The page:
Full of Beauties

Lily on the beach
Jet trails in the sky
Echeveria at Snug Harbor Farm
Stones on the beach

Maine, December 30, 2010

"If I have learnt anything, it is that life forms illogical patterns. It is haphazard and full of beauties which I try to catch as they fly by for who knows whether any of them will ever return?"
Margot Fonteyn, Autobiography



We had a spectacular blizzard on Boxing Day. We watched the snow blowing across our windows with increasing ferocity as the day went on. In the morning, we woke up to a silent city buried under a blanket of snow. By midday, the whole neighborhood was outside shoveling snow. For almost the entire day, the streets were blissfully free of cars and filled with people instead. I love these unexpected moments where the routine is suspended, and we are suddenly free and life takes on another flavor.


Merry Christmas

Vanessa and Simon hosted the most beautiful Christmas dinner party yesterday.
Good food + good friends = CELEBRATION
I can't think of a better way to start the holiday season



The Cranford Rose Garden
Hydrangea paniculata
Patrick Dougherty's "Natural History"
The frozen pond with hanging cherry branches

The temperature has remained below freezing for the last three days. In the Brooklyn Botanic Garden today, dead hydrangea blooms looked spectacular, dusted with snow. Not long ago, as gardening fashion goes, these spent flowers would have been cut back, as nobody thought them worthy once they had lost their colors. With the work of such designers as Piet Oudolf, we have learned to appreciate the whole life cycle of plants. Each season has its beauty. I love the garden's winter landscape with its monochromatic hue. It's a quiet moment after the clamor of so many summer and autumn blooms. Shorn of their leaves, the trees become more sculptural. Their bare branches make lacy patterns against the sky. Their barks demand a second look, sometimes a touch. I read something beautiful today in a rather melancholy piece about the terrible things we have done to the landscape:

"Real land is never sad in its vastness, lost in its solitude. Left alone, cycles dress and undress it, chill-and-warm so it peaks, hardens, slides, swells. Real land hosts–voles, foxes, cicadas. Fires, moss, thunder. Rolls or gets steep. Sinks, sops, and sprouts."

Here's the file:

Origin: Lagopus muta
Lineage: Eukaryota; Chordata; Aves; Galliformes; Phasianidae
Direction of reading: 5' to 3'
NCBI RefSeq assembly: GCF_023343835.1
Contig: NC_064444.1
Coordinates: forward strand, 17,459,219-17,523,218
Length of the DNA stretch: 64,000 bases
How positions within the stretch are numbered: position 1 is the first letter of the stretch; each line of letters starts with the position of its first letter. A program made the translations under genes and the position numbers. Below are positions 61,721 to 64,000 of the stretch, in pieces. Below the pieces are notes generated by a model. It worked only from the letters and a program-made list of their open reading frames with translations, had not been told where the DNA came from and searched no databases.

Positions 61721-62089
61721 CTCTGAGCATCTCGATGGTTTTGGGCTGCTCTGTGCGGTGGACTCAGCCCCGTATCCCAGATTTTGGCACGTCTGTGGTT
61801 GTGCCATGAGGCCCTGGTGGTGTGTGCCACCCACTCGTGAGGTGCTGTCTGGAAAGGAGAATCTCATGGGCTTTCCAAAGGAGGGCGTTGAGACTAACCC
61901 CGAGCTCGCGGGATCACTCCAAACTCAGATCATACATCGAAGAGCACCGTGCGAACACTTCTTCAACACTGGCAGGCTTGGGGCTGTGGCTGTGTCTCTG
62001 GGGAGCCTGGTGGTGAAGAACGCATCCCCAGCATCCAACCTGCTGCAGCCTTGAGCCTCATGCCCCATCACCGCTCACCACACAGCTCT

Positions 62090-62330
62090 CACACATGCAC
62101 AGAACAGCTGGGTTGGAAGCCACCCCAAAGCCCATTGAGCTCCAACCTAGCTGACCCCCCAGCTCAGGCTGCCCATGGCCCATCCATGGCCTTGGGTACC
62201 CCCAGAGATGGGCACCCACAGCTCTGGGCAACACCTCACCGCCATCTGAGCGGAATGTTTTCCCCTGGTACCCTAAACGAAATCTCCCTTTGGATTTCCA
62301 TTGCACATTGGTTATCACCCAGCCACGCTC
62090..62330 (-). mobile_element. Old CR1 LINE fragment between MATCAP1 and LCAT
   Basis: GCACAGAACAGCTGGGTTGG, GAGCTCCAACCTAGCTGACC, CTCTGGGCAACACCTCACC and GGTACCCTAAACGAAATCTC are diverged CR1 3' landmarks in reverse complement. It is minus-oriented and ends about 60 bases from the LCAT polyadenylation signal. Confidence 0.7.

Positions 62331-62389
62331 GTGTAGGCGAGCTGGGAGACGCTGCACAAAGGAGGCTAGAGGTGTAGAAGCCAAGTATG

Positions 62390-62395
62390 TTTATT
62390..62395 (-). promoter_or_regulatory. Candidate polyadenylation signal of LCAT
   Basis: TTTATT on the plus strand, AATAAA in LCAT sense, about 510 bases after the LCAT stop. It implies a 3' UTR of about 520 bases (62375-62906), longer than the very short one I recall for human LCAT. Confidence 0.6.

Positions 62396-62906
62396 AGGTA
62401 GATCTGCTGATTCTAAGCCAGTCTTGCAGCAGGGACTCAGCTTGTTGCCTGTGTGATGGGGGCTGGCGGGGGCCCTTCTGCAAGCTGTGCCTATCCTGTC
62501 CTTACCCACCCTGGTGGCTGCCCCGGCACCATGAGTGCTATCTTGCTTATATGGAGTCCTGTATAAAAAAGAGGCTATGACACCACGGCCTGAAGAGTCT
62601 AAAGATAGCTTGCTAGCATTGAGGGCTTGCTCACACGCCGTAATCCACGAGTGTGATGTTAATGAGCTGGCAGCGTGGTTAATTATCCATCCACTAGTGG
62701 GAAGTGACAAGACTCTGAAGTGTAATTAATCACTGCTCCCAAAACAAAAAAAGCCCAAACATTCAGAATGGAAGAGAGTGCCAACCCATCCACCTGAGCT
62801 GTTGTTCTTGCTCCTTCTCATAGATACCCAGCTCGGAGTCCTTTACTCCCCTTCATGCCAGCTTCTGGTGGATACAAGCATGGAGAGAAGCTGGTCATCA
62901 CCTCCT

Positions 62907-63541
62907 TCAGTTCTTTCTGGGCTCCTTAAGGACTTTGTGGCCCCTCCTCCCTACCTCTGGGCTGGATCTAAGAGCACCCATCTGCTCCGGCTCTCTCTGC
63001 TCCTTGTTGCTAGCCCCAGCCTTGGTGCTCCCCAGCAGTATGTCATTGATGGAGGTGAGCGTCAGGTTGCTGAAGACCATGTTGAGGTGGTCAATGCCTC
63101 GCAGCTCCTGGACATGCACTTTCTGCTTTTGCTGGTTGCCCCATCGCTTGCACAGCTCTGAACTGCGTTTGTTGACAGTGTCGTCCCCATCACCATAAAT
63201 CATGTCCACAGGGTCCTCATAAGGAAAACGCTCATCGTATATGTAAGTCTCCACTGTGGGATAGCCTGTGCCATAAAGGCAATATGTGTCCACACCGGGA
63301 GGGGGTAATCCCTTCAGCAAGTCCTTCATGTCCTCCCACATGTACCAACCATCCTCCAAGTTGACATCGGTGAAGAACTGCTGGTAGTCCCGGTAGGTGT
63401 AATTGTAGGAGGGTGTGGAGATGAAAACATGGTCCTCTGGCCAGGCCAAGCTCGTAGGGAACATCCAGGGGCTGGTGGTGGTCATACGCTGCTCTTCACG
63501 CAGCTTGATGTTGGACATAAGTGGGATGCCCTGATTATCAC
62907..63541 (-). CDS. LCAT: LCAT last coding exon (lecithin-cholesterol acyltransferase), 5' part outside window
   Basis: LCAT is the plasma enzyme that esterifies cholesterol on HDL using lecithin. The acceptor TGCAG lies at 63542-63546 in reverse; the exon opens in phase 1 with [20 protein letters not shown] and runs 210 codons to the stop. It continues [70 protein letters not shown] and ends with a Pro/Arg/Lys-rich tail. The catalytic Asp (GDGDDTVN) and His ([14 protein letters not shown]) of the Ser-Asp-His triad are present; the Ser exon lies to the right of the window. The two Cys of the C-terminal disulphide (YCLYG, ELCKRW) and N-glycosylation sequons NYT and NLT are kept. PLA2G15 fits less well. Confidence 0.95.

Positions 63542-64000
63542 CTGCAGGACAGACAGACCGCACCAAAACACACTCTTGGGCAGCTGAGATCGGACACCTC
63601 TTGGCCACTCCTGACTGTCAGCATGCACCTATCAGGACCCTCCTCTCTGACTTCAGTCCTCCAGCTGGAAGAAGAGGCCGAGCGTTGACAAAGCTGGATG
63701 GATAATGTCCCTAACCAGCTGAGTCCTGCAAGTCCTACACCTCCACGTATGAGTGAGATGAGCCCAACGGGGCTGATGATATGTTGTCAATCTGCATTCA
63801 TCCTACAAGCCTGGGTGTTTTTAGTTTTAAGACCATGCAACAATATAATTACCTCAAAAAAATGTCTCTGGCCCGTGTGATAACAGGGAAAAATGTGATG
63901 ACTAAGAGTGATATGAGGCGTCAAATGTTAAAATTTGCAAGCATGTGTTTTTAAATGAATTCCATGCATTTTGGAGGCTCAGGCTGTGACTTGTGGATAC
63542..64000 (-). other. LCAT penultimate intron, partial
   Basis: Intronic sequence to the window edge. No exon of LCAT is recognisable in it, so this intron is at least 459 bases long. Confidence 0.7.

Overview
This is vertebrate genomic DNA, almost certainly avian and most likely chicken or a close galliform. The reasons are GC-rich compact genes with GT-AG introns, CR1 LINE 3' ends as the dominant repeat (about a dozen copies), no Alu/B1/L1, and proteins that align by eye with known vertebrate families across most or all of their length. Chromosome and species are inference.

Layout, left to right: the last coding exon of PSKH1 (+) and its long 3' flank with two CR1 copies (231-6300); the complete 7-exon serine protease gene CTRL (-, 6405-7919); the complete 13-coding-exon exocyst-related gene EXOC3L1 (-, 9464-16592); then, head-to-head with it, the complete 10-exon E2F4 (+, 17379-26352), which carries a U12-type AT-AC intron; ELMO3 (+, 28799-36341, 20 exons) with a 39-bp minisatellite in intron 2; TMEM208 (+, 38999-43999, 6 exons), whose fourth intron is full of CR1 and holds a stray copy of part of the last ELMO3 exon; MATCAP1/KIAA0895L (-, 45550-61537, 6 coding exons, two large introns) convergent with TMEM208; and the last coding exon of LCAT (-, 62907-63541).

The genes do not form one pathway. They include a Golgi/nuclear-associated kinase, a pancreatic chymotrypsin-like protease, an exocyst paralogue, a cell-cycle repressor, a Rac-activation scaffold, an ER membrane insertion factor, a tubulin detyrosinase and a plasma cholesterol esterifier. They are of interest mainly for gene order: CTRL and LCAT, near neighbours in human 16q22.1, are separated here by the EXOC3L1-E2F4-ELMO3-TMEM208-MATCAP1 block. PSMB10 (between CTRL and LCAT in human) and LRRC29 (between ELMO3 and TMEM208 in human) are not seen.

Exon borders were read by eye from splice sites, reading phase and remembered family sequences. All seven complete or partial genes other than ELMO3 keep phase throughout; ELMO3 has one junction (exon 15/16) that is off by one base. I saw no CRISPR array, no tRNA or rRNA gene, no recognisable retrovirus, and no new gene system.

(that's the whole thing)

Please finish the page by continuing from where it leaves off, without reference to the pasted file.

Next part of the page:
Ancient Light

Photographs by David Malin, from the book Ancient Light: Portrait of the Universe

During my last semester at college, I took an Astronomy class to fill the required units for graduation. It turned out to be the course that I enjoyed the most in my college career. Recently, I discovered the work of David Malin, who is an astronomer as well as photographer. By attaching a camera to the telescope lens, scientists since the 19th century have been able to record things in the universe that were not visible to Galileo, the father of modern observational astronomy, among other things. "Since human beings evolved, we have been looking at the sky. When the telescope was invented, vision was expanded to see more of the universe and it changed our perspective of our place in it. In 1,000 years' time someone will come along with new technology and they will look at the same universe in a completely different light," says Malin.

For someone who spends most of her life looking at everything, I envy Malin's opportunity to look at the universe, not metaphorically but literally. What he captures in his sublime photographs is light that has travelled thousands of light years. I marvel at every one of these awe-inspiring photographs. There is something so infinitely beautiful in the idea of spending one's whole life looking at the dark empty sky to find the wonders of the universe. What's more impressive, over the course of his career, Malin has found two new galaxies: Malin Carter and Malin 1, which may possibly be larger than our own galaxy, the Milky Way.